If you’re struggling to find your writing rhythm, try these 10 mantras to make you grow as a writer.
In order of importance, these 10 mantras are guaranteed to make you grow as a writer and karate chop any writers block.
(P.S. This is a fun post. Please don’t take this as gospel.)
10 Mantras To Make You Grow As A Writer
1. Read a new book every week.
A writer must fill themselves with so many words that they eventually spill out onto new pages. Read: Why You Need To Read More Books
2. Write at least 400 words worth of creative writing each day.
Come hell or high water a real writer writes every day. Most of them have a word count.
Terry Pratchett wrote 60 books. He wrote 400 words the day his father died, and 400 words the day his daughter was born, and another 400 words the day he was diagnosed with Alzheimer’s.
3. Learn new things.
You can only write about interesting things if you know about them first. Why should anyone read your work if you have nothing to say?
4. Set aside a couple of hours just to write.
Writing needs time. It needs time that is just for writing. Create a writing habit.
5. When you are writing, put your phone away, turn off the radio, and just work.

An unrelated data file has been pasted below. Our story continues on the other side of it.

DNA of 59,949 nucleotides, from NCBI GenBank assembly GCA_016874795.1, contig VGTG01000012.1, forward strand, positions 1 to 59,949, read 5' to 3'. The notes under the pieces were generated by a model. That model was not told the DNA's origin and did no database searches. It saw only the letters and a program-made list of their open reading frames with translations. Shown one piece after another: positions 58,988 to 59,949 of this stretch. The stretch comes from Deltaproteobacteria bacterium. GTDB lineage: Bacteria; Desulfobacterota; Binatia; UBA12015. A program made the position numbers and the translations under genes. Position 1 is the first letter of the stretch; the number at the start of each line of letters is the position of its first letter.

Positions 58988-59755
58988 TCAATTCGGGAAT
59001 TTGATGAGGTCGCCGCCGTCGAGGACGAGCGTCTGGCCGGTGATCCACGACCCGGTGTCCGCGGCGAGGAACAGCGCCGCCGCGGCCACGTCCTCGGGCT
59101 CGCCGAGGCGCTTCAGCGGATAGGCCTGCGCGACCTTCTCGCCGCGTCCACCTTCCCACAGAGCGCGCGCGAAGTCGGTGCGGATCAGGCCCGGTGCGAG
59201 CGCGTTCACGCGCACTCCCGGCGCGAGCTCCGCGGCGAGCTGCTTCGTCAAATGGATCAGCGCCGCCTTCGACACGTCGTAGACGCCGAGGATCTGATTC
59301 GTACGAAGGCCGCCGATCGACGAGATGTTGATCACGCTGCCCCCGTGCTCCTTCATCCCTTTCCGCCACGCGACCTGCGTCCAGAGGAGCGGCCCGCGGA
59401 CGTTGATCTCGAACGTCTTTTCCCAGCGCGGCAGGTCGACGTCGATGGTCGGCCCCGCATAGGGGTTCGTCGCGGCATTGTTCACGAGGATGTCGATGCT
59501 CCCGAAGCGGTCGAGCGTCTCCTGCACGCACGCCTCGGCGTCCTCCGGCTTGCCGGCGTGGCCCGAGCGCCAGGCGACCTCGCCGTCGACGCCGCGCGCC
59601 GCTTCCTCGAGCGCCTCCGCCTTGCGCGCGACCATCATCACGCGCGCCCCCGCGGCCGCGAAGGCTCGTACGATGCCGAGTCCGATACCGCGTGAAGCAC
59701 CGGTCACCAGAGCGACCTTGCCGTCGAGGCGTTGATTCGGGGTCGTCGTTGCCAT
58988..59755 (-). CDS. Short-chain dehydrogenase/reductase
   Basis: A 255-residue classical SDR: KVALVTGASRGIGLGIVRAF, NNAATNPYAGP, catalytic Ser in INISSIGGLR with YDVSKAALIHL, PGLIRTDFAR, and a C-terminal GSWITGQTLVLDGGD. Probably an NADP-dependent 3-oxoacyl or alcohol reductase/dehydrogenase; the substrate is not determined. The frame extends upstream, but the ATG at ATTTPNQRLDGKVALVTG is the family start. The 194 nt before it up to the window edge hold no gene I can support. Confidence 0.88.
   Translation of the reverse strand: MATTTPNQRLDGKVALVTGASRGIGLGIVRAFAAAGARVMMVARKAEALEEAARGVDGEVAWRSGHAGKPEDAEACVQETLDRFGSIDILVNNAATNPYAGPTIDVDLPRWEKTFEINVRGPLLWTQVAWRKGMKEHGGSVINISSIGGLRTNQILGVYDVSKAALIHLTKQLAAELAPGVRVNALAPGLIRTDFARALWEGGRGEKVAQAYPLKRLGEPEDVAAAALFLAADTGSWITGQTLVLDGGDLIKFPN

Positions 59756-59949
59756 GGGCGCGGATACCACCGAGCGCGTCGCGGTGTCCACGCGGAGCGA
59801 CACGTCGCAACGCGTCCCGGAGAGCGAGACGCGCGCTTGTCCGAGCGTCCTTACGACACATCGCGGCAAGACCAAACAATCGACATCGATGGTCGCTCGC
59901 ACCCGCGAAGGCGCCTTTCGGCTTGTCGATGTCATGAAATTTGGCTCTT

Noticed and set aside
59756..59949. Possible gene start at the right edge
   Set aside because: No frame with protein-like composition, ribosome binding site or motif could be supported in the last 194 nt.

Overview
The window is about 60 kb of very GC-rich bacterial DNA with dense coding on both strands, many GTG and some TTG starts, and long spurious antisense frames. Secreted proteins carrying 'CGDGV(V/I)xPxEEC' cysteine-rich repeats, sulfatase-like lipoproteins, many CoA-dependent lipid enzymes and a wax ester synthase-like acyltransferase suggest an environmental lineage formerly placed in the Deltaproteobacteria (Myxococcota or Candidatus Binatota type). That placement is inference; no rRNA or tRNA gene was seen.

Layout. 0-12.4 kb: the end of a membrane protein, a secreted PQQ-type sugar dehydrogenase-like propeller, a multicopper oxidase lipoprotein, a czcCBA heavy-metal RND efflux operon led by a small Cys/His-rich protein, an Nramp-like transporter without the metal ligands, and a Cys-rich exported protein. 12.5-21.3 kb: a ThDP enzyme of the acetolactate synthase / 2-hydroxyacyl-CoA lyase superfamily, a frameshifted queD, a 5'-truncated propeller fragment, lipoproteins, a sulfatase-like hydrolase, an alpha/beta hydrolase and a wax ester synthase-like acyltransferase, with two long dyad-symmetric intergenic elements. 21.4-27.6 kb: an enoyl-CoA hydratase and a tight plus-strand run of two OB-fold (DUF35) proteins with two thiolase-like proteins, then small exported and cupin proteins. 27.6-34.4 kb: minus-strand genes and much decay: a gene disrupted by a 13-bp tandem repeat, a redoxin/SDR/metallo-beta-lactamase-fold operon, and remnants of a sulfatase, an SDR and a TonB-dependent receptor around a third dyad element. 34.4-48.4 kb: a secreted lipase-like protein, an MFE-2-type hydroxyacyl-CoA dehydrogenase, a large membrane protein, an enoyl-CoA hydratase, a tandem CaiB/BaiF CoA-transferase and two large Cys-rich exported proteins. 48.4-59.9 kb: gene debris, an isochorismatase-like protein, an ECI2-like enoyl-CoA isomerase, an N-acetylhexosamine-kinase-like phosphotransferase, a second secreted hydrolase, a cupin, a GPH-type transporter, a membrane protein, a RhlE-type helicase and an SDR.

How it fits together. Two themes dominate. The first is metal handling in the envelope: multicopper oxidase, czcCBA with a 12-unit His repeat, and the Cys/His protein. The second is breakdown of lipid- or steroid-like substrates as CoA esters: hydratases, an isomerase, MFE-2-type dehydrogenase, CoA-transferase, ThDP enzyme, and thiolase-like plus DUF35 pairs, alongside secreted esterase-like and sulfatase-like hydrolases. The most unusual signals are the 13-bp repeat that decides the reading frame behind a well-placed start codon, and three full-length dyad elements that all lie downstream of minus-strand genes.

Because we are easily distracted and easily bored, we need to make writing the most interesting thing we can do.
Neil Gaiman only allows himself to do two things at his writing desk. Nothing or write. When presented with nothing, writing is always the most interesting option.
6. Always write at the same time each day.
Your mind develops habits and routines only by consistent predictable repetition. Write every day at the same time. After a month it will be harder not to write than to write at that time. See Hooked On Writing for more information.
7. Spend an equal amount of time writing and thinking about what you are going to write.
Know where you are going. It will prevent you from wasting time later. Nurture your creativity in writing.
8. Don’t force yourself to write something you hate.
Don’t write something just because you think you have to. The fact that you did not like writing it will show. Even if it doesn’t, you will never be proud of it.
9. Write with the conviction that you deserve to be read.
We write to be read. It is an act of exposure. Learn to delight in criticism because it means someone took the time to disagree with something you wrote.
10. Learn that sometimes you can’t fix it.
Sometimes, it’s simply a bad piece of writing and it can’t be fixed.
If the idea is good, just start again. It’s not your PHD thesis, but even then…
Now, say your mantras and write your writings.
If you want to create a writing habit, look at our Hooked On Writing workbook.
Christopher writes and facilitates for Writers Write. Follow him on Twitter: @ChrisLukeDean
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